UPDATE, 12 Sep 2012: Twimbow is no longer in active development, and will be shut down once Twitter’s new APIs take over.
It started with a tweet.
I’ve been on twitter for some time (two and a half years as I write this) and tried out a few clients pretty early in that span. I rejected the Adobe AIR based apps — I really couldn’t stand the reactivity — and jumped to Seesmic’s Web app the second it was launched. Almost a year ago, I mentioned something about the app when I received a tweet from @filos, asking if I wanted to try a new app on the block called Twimbow. Never one to say no to a new piece of tech, I have been an avid Twimbow user since.
The other day I came across a post titled ’Twimbow: the ‘Apple’ of Social Media Dashboards’ and I think I couldn’t have put it better than that. Having watched Twimbow from version 0.1 to the current 1.1, the client has matured and grown through an innovative approach and a smart expansion strategy.
To start off, Twimbow looks something like this:
I actually wrote out this post twice. The first time, I attempted to list out every feature in Twimbow that I use and enjoy. Turns out, I use close to 100% of them and this post was too long to publish. So I’m going with another angle: the top 5 reasons why I use Twimbow over other clients. So here we go:
Compared to the traditional dark on white, or white on dark client style, Twimbow takes an interesting spin, allowing you to assign color to users. Similar to Gmail’s labelling, starting with v1.0, you can assign label names. Considering I follow quite a few users, I’ve created a category for food-related things, another for news feeds and the like and so on. The cool bit is I can show and hide any label as required, so I’ve even created a label (in pink) for users I don’t want to see all the time, for example.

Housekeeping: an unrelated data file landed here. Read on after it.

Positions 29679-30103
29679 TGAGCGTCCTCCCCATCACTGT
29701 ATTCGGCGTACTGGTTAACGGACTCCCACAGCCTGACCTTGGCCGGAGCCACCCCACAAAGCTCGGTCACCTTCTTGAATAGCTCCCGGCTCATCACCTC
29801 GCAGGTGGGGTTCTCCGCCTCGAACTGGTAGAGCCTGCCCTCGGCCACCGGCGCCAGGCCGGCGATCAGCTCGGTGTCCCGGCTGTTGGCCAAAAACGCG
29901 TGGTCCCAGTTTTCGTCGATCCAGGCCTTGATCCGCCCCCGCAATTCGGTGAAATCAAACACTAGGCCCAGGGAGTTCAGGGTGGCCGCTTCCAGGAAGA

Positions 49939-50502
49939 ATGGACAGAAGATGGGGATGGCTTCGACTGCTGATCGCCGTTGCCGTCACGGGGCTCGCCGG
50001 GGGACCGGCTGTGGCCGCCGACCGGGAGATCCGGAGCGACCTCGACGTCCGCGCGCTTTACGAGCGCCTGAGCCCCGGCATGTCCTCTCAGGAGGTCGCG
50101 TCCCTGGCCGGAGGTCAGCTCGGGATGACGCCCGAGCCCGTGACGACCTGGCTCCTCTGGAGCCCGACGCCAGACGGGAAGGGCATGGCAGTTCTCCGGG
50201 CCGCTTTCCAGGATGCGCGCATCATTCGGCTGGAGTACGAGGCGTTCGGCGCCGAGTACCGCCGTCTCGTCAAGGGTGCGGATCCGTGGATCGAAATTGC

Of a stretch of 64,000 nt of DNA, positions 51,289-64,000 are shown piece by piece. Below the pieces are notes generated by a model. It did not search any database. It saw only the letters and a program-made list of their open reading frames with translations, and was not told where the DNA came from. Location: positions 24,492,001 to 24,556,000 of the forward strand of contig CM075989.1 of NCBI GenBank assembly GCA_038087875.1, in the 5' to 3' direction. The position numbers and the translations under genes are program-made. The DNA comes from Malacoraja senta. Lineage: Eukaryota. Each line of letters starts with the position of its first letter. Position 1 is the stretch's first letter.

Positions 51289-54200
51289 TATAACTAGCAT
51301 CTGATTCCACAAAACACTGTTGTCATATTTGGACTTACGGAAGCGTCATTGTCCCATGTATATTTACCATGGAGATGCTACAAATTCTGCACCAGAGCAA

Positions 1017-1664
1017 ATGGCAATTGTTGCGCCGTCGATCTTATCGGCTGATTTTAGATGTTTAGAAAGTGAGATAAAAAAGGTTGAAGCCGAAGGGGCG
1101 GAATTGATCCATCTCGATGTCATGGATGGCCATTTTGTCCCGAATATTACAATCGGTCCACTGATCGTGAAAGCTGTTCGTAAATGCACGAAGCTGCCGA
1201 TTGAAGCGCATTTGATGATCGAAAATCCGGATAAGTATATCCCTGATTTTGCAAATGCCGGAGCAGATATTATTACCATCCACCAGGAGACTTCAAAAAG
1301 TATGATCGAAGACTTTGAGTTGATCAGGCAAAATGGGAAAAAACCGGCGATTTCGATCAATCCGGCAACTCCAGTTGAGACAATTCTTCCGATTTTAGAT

As a result, when I get online, I can quickly browse and focus on what I want to see by color, either by filtering out others, or even just skimming my timeline. If I’m in a hurry, I only look for colored users that are interesting, vs if I’m on at a more casual hour, when I browse them all.
The Solution to the column problem
Something that is quite annoying — and outright scary to newer twitter users — is the sheer number of columns generated with some of the other clients. There’s one for @, one for DMs and one for every search I have. If I’ve got multi-accounts, then there’s also one for each account and so on and so forth. Twimbow works in a 3-column environment and that’s it.
This is a perfect time to the mention the awesome and every intuitive Personal Buzz column. Everything related to you as a user — your tweets, @ mentions, DMs to and from, RTs by and of you and Favorites are nicely merged into one column. Mind, it’s color coded, so it’s easy to sort through them (or filter one or more out). I prefer the setting that hides my own tweets, DMs I send and RTs I do, simply because I’ve done them and know what they are already. This makes me happy. And always, if I’ve forgotten what someone replied to me, the conversation view sorts that out instantly.